Wednesday, August 1, 2012

Robert Frost: "Acquainted with the Night"

Robert Frost won the Pulitzer Prize four times.  He is most well-known for his poems lauding the beauties of nature, but my favorite Frost poem has always been "Acquainted with the Night," which shows a darker side of Frost. 

Acquainted with the Night

I have been one acquainted with the night.
I have walked out in rain -- and back in rain.
I have outwalked the furthest city light.

I have looked down the saddest city lane.
I have passed by the watchman on his beat
And dropped my eyes, unwilling to explain.

I have stood still and stopped the sound of feet
When far away an interrupted cry
Came over houses from another street,

But not to call me back or say good-bye;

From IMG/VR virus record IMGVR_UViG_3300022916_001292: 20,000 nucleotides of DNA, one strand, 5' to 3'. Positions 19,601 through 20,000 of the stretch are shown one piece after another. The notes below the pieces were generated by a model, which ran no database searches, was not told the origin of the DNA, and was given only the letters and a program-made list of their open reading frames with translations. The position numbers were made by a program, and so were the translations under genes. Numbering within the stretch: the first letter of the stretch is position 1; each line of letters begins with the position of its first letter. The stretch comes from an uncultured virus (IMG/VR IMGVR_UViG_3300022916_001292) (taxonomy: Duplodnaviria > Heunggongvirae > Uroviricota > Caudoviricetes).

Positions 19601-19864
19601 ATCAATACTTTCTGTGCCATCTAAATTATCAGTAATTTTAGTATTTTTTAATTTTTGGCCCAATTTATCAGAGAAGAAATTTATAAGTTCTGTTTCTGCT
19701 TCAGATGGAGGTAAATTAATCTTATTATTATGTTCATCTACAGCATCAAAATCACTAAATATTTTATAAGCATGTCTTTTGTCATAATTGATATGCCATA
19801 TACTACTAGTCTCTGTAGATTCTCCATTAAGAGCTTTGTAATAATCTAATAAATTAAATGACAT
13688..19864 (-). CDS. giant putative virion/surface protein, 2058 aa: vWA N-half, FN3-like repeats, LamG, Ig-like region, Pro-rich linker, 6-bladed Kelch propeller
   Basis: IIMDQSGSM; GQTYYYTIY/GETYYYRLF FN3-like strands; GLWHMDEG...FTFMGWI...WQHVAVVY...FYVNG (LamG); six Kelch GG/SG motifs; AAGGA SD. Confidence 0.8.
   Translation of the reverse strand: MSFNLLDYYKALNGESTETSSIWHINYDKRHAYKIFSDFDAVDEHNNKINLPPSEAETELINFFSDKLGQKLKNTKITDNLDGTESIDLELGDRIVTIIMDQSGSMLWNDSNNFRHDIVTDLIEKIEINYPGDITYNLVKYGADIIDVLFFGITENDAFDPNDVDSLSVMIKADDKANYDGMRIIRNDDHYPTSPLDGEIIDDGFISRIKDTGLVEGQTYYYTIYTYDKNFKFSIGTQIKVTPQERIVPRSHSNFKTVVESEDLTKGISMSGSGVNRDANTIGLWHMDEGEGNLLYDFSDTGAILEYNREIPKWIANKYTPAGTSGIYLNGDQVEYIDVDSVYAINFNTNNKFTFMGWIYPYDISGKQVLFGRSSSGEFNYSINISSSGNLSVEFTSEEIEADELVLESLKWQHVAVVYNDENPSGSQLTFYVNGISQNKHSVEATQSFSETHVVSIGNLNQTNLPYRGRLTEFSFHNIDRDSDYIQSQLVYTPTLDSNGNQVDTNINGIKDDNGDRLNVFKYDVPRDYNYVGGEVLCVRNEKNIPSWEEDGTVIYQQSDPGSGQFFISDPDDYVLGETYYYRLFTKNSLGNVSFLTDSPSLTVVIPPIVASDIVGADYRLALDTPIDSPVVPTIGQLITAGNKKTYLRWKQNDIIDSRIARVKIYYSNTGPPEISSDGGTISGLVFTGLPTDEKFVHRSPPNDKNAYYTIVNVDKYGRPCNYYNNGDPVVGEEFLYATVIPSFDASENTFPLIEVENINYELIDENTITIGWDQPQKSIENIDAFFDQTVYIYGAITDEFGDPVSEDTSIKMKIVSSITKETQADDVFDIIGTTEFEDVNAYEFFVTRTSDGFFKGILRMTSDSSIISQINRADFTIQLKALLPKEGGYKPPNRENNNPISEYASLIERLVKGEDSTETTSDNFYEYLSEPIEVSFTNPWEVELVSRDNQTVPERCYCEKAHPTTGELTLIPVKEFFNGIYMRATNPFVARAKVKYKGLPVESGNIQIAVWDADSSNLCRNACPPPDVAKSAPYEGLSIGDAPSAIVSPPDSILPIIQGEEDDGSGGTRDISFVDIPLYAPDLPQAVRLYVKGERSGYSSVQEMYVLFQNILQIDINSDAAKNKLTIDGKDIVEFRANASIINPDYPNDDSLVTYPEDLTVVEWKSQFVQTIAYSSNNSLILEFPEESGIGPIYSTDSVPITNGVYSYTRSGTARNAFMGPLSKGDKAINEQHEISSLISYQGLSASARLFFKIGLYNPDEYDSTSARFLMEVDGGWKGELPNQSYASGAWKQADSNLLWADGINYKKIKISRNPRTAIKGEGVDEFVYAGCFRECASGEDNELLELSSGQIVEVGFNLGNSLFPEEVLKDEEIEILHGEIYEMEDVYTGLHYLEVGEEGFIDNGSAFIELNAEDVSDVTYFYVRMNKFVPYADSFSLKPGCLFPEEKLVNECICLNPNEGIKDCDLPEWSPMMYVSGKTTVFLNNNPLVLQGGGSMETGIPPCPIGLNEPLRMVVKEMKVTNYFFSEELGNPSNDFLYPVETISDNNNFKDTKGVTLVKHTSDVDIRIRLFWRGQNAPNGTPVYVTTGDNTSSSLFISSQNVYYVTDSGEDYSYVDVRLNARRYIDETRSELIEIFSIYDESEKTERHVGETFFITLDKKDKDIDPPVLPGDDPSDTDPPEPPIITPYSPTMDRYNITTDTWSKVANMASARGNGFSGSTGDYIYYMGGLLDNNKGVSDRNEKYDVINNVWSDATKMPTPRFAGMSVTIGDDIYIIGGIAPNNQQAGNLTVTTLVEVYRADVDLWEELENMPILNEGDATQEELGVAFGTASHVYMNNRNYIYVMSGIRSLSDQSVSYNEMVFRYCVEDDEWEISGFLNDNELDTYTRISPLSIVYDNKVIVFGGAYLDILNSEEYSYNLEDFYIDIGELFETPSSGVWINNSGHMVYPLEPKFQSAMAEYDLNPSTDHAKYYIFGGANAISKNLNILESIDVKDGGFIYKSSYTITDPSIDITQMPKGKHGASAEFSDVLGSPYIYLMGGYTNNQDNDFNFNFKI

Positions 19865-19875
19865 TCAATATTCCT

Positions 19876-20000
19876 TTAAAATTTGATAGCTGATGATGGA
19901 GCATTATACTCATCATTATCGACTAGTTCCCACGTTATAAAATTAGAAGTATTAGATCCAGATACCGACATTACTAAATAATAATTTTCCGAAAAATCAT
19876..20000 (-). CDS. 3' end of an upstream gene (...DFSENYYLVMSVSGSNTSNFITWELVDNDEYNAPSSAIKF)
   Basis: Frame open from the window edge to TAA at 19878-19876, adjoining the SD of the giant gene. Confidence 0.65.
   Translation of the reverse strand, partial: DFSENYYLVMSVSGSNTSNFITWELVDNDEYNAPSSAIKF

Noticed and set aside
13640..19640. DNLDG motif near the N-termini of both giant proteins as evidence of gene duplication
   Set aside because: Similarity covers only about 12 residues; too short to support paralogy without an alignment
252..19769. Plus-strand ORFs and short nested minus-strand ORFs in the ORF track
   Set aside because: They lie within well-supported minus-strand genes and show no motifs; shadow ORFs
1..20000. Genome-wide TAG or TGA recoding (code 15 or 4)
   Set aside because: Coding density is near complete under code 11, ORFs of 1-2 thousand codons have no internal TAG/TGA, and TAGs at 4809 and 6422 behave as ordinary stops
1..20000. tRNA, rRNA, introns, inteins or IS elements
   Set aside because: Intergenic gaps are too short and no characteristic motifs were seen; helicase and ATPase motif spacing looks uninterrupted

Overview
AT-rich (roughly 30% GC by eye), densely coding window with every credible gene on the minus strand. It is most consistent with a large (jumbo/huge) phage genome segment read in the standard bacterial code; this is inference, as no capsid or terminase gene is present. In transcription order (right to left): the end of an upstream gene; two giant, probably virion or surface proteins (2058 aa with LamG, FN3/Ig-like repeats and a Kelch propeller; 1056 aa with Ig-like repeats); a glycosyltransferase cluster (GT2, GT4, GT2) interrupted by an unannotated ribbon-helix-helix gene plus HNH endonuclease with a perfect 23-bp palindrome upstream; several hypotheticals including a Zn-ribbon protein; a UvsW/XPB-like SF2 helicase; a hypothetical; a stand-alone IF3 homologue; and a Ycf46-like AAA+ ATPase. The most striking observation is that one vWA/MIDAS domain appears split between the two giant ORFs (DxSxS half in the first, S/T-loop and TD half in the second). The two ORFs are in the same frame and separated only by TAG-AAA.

And further still at an unearthly height,
A luminary clock against the sky

Proclaimed the time was neither wrong nor right.
I have been one acquainted with the night.

I love the repetition of the first and last lines - book-ending the poem.  One of my other favorite poems is also about walking.  Thomas Hardy's "The Walk" is about how his daily walk is changed after the death of his wife because she is no longer waiting for him when he returns.

The Walk

You did not walk with me
Of late to the hill-top tree
By the gated ways,
As in earlier days;
You were weak and lame,
So you never came,
And I went alone, and I did not mind,
Not thinking of you as left behind.

I walked up there to-day
Just in the former way;
Surveyed around
The familiar ground
By myself again:
What difference, then?
Only that underlying sense
Of the look of a room on returning thence.

How sad...what are your favorite themes in poetry?


  1. I love the unexpected epiphany (I guess that's sort of redundant), like when a poem starts out deceptively simply, like looking at a field, and then in the last lines draws a conclusion about something entirely different.

  2. Yes! I like the phrase "unexpected epiphany" because we do get a sense of where the poet is going, but then he ends up somewhere different.